Then Jesus says, “Go and do likewise.” With those four words, Jesus has reframed the question. The man asked, “Who is my neighbor?” — a question about others. It is a question about who belongs and who doesn’t. It’s a question about who is in, and who is out; about who deserves to be loved, and who we don’t need to bother with. Here Jesus flips it.
Jesus answers by calling the man to look not at the others, but to himself. It’s not about whether the other person is your neighbor. It is about your actions toward the people around you, no matter how different they might be. You don’t need to know if the other is a neighbor, you need to BE a neighbor.
Sounds a little like Mr. Rogers, doesn’t it? “Would you be mine? Could you be mine? Won’t you be my neighbor? Please won’t you be my neighbor?” A neighbor is not something you are, it is not a status. Neighbor is something you do, a vocation. And I don’t think Mr. Rogers mirrored Jesus by mistake.
I guess it is fairly well known now that Fred Rogers, the lovable, soft-spoken man whose neighborhood we visited every day, was actually Reverend Rogers. After 8 years of attending seminary on his lunch hour, Fred Rogers “was ordained by the United Presbyterian Church as an evangelist with a unique charge to serve children and families through the mass media” (Hollingsworth, xxi). For Fred Rogers, Mr. Rogers’ Neighborhood was so much more than a television show on PBS. It was a calling.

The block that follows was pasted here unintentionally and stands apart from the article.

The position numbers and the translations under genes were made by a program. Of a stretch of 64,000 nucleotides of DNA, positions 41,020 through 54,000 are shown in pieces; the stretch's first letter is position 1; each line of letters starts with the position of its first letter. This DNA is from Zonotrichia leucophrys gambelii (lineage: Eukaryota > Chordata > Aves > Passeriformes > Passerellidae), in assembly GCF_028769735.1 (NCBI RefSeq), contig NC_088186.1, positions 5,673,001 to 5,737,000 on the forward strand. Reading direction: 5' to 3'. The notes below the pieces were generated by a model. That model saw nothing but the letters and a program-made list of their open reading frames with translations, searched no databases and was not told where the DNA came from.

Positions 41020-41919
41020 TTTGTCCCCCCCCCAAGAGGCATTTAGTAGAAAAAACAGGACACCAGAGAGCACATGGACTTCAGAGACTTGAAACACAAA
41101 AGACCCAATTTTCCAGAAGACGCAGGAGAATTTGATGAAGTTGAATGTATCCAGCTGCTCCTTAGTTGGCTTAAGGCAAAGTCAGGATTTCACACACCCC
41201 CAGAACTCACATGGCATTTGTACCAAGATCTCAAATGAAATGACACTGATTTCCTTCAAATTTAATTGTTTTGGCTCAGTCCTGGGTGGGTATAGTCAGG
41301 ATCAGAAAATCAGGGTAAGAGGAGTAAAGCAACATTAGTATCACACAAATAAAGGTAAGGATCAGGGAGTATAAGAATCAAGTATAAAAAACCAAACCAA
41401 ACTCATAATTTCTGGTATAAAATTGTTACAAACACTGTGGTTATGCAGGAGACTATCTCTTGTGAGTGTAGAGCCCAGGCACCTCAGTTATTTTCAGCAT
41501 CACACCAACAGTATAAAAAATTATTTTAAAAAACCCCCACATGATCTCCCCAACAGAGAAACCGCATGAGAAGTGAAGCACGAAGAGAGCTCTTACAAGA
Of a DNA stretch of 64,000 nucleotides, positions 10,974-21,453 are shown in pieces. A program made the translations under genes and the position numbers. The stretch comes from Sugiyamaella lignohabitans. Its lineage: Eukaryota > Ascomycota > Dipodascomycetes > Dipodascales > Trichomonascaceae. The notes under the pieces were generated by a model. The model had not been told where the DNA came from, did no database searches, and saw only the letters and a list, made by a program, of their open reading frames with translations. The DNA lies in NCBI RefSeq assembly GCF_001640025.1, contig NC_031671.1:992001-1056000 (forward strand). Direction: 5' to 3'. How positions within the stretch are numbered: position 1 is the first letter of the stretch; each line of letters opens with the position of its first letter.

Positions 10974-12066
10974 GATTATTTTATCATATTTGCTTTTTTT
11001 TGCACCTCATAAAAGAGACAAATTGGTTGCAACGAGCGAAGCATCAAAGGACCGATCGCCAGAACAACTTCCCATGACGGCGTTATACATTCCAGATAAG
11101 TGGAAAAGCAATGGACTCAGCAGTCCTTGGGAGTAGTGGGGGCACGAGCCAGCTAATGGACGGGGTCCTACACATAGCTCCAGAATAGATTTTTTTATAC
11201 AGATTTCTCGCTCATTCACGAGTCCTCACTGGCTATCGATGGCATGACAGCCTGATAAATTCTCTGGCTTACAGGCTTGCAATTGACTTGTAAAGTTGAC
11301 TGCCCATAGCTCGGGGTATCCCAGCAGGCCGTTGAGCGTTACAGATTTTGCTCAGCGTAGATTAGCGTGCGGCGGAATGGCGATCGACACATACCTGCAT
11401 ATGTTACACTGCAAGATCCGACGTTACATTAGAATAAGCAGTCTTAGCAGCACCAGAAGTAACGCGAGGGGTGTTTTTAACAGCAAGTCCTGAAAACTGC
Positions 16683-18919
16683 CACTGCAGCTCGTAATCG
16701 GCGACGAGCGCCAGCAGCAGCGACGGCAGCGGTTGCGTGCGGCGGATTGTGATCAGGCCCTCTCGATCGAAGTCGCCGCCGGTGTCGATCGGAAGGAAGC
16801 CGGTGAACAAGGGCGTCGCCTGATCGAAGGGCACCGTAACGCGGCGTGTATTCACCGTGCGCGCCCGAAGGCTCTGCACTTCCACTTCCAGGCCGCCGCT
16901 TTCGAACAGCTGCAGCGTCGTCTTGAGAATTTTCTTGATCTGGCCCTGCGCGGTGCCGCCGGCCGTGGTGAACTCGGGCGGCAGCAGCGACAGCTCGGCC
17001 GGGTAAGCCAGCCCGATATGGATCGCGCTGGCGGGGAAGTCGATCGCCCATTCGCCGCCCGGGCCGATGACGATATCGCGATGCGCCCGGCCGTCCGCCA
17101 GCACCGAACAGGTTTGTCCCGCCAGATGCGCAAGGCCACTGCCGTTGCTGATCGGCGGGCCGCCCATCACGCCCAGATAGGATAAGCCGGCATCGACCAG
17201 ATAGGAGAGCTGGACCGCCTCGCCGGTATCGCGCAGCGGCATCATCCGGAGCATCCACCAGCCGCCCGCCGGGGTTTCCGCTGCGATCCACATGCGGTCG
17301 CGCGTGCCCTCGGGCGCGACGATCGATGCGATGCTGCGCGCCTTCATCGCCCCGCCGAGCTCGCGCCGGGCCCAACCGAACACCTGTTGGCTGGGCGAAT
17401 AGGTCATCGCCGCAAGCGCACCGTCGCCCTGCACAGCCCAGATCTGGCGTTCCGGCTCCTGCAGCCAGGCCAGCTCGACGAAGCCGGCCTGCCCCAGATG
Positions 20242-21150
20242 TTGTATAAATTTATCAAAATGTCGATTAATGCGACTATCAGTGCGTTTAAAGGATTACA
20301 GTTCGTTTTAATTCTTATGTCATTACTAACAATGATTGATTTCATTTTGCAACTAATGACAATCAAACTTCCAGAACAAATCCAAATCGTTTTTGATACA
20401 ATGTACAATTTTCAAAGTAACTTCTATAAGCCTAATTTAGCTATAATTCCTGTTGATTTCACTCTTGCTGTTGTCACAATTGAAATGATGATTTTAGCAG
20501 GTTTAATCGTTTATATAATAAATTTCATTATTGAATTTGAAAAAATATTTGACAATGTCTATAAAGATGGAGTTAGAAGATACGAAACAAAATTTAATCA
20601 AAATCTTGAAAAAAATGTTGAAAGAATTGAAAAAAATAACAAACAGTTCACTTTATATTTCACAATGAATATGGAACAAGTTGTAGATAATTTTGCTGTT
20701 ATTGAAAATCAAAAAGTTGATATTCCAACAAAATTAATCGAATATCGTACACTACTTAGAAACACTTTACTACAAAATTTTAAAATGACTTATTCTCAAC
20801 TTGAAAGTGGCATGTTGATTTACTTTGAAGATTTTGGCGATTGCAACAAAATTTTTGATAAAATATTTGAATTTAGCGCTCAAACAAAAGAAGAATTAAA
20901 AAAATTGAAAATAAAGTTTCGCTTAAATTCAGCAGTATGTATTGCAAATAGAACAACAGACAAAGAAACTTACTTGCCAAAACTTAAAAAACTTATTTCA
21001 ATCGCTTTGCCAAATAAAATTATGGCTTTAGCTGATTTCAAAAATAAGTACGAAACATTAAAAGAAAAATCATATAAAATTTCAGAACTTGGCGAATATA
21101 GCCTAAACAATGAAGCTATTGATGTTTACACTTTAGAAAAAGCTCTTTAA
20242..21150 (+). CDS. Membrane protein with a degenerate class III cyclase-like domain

Reverend Rogers wanted the kids who were part of the neighborhood to know they mattered. And he wanted them to treat others with the same love and respect they received for those 30 minutes each day. Amy Hollingsworth writes:
If there was a central Biblical theme to…Mr. Rogers’ Neighborhood, this is it:
At the center of Fred’s theology of loving your neighbor was this: Every person is made in the image of God, and for that reason alone, he or she is to be valued, ‘appreciated,’ he liked to say. He believed there is sacredness in all creation “because of one Man, ‘the true light, which enlightens everyone’” (Hollingsworth 77f).
Every person is made in the image of God—to be valued and appreciated. I don’t know if Mr. Rogers ever said that on the show, but he sure made us feel that way, didn’t he?
Do you remember how Mr. Rogers closed our visits to the neighborhood?
If you watch the credits you will note that even those who worked on the show were neighbors!
I remembered him changing back into his jacket from his sweater, but until I read Hollingsworth’s book, I had forgotten that line: “You always make it a special day just by being yourself.” Fred learned that line from his grandfather, who said it each time Fred visited him.
This notion of self-worth and specialness, was central to Fred Rogers’ theology. He illustrated this for Amy Hollingsworth when, in one of her last interviews with him before his death, she asked him:
If you had…one final broadcast,… one final opportunity…to address your television neighbors, and you could tell them the single most important lesson of your life, what would you say?”
He paused a moment and then said, ever so slowly: